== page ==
Essential reporting in volatile times.

Click here to stay informed and subscribe to The Charleston Gazette-Mail.

Click #isupportlocal for more information on supporting our local journalists.


Learn more about HD Media

2019 0809 mu football

Marshall running back Knowledge McDaniel, seen here during a 2019 practice, is becoming an important piece to the Thundering Herd’s backfield.

HUNTINGTON — Knowledge McDaniel.

It is a name unique enough that it stays in your mind.

After the performance that McDaniel put in last week, the unique name that reverberated over the speakers at Joan C. Edwards Stadium won’t be leaving the minds of Marshall fans any time soon.

Prior to the Thundering Herd’s 59-0 win over Eastern Kentucky, many did not know about McDaniel or the skill set he possessed. It became more clear as he led Marshall with 93 yards on 14 carries.

As teammates pointed out following the win, though, Knowledge is, indeed, power.

“He showed you the power and the acceleration and the cuts getting up field,” Marshall running back Sheldon Evans said. “He showed me a little glimpse of everything.”

Evans’ assessment was spot on.

In the open field, the 5-foot-11, 218-pound sophomore from Bradenton, Florida, was able to show explosiveness that led to chunk gains. However, the most impressive attributes came in key situations when the Herd needed a set amount of yardage.

On a third-and-2, McDaniel pushed ahead for three yards. On another third-and-3, McDaniel pushed ahead for five. Both came after contact as well. That type of awareness showed Marshall’s running back room goes well beyond Brenden Knox and Evans.

McDaniel said it was nice to get out on the field and showcase his abilities, and that there weren’t really nerves because of the time and preparation he’d put in for the moment, which dates back to last season.

“Everybody had faith in me, so I wasn’t really stressed with what I was going to do when I got out there,” McDaniel said. “It was just executing the game plan and all the preparation that we went through to make sure that everything went how it went.”

That preparation paid off in a big way for McDaniel when he nearly turned his first repetitions at running back into a 100-yard performance.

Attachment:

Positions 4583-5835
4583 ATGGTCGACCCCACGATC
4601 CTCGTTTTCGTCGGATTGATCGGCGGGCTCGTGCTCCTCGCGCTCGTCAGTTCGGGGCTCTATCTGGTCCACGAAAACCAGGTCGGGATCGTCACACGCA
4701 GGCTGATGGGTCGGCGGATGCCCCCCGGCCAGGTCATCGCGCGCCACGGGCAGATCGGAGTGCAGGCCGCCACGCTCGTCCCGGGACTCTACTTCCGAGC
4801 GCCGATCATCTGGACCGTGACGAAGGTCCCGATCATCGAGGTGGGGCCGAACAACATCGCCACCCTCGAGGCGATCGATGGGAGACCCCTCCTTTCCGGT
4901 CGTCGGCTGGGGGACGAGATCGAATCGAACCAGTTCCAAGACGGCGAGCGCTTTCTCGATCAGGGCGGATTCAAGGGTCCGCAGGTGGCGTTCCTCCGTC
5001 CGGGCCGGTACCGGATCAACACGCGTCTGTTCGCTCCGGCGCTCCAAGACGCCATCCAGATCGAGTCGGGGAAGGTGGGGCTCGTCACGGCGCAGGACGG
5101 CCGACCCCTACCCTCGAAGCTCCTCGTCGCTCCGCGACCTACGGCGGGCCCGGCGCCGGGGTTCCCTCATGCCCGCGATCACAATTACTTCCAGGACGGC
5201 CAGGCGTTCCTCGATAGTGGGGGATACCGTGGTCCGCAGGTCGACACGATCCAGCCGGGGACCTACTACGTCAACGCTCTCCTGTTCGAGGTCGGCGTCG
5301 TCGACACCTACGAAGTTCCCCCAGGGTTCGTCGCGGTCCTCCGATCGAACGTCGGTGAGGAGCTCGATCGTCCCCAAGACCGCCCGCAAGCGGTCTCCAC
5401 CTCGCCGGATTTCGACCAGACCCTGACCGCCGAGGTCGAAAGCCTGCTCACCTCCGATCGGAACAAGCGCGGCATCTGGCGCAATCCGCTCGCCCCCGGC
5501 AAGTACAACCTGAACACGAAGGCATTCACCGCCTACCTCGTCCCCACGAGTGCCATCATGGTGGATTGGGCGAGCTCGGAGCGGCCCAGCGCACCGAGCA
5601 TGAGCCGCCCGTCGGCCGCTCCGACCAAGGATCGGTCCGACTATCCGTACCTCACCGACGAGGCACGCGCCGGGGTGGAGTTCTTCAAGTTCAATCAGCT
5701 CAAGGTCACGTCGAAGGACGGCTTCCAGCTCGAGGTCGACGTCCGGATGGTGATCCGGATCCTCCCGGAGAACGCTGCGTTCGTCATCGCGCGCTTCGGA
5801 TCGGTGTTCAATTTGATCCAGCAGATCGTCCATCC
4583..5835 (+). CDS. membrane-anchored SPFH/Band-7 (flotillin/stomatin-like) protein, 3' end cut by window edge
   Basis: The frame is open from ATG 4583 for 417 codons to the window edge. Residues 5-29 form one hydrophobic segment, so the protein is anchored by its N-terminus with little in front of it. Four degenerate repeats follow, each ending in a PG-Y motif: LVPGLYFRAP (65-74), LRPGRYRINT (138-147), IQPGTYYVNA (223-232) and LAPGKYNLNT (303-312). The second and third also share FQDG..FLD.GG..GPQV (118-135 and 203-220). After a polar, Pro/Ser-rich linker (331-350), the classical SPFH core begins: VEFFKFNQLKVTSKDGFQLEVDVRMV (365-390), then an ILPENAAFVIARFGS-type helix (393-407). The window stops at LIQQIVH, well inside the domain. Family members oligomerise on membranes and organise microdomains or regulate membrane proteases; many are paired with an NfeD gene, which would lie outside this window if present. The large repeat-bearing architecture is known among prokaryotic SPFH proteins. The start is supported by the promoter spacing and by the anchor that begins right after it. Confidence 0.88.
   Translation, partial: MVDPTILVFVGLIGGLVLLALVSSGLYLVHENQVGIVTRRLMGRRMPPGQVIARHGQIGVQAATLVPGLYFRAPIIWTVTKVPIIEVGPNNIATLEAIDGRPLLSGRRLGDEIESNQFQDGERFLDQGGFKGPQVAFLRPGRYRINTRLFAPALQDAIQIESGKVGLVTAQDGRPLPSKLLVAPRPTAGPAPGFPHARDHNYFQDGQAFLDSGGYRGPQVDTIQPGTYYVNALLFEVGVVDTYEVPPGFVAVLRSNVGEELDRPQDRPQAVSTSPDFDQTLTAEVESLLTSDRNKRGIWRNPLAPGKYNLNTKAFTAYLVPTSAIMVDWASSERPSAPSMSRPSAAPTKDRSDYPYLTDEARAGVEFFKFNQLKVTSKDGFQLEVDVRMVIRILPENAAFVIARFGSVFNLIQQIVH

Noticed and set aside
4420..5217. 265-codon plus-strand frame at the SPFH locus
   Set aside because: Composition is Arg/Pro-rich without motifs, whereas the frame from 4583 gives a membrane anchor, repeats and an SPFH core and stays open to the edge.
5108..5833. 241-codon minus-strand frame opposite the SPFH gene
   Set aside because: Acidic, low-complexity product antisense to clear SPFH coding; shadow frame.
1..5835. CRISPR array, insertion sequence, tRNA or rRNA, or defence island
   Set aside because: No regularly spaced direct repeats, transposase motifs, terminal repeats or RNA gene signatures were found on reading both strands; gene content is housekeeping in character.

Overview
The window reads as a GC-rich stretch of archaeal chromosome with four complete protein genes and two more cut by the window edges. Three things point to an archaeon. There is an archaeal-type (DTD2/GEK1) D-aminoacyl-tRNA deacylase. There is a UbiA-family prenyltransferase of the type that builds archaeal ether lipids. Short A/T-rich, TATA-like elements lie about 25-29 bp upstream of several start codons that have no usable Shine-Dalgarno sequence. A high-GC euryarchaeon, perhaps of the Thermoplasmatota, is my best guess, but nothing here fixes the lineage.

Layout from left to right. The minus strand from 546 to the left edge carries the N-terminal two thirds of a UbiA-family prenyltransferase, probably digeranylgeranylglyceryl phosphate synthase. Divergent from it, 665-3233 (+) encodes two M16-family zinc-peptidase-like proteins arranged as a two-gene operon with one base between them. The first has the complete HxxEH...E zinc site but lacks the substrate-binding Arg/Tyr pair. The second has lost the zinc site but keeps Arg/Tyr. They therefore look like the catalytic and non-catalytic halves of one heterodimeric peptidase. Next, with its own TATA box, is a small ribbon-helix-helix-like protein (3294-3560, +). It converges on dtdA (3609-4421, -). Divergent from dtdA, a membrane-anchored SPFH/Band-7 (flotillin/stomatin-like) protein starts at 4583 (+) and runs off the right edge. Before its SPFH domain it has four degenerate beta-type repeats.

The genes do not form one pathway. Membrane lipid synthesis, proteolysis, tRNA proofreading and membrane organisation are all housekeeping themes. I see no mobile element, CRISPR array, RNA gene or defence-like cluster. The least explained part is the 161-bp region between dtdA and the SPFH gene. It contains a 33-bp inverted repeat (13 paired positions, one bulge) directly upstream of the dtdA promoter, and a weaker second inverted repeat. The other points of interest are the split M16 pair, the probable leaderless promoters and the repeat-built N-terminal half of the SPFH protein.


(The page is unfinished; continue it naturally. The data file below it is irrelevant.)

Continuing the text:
“I really felt like I left a lot of yards out there,” McDaniel said. “I watched the film and I did — I left some yards out there. I still did good, though.”

After watching film, McDaniel said much of his success is a credit to the line in front of him, which also came into the game and took advantage of the chance to show what it can do for the Herd offense.

“My line that I was [out] with, they did a phenomenal job,” McDaniel said. “They were opening up holes. I was seeing mean lanes and they were getting a lot of push.”

McDaniel said it was cool to hear his name go over the speakers at Joan C. Edwards Stadium for the first time, but the coolest aspect was teaming with fellow running back Lawrence Papillon to get the Herd a second-half touchdown.

“I told him, if anything, I’m going to drive down the field and you’re going in and you’re going to finish it,” McDaniel said. “We’re going one-two-one. We’re going to be like Brenden and Shel. We’re going to keep everything going.”

In the end, McDaniel and Papillon did exactly that. They led a second-half rushing effort in which Marshall rushed 29 times for 195 yards — an average of 6.7 yards per touch. It capped a 282-yard rushing performance for the Herd that was the most since last season’s 305-yard effort against Ohio, which also came in early September.

Evans said that seeing McDaniel’s performance gave some proof of what had already been seen from Herd players and coaches in preseason practice.

“There’s not going to be a dropoff when Knox and I aren’t in the game,” Evans said.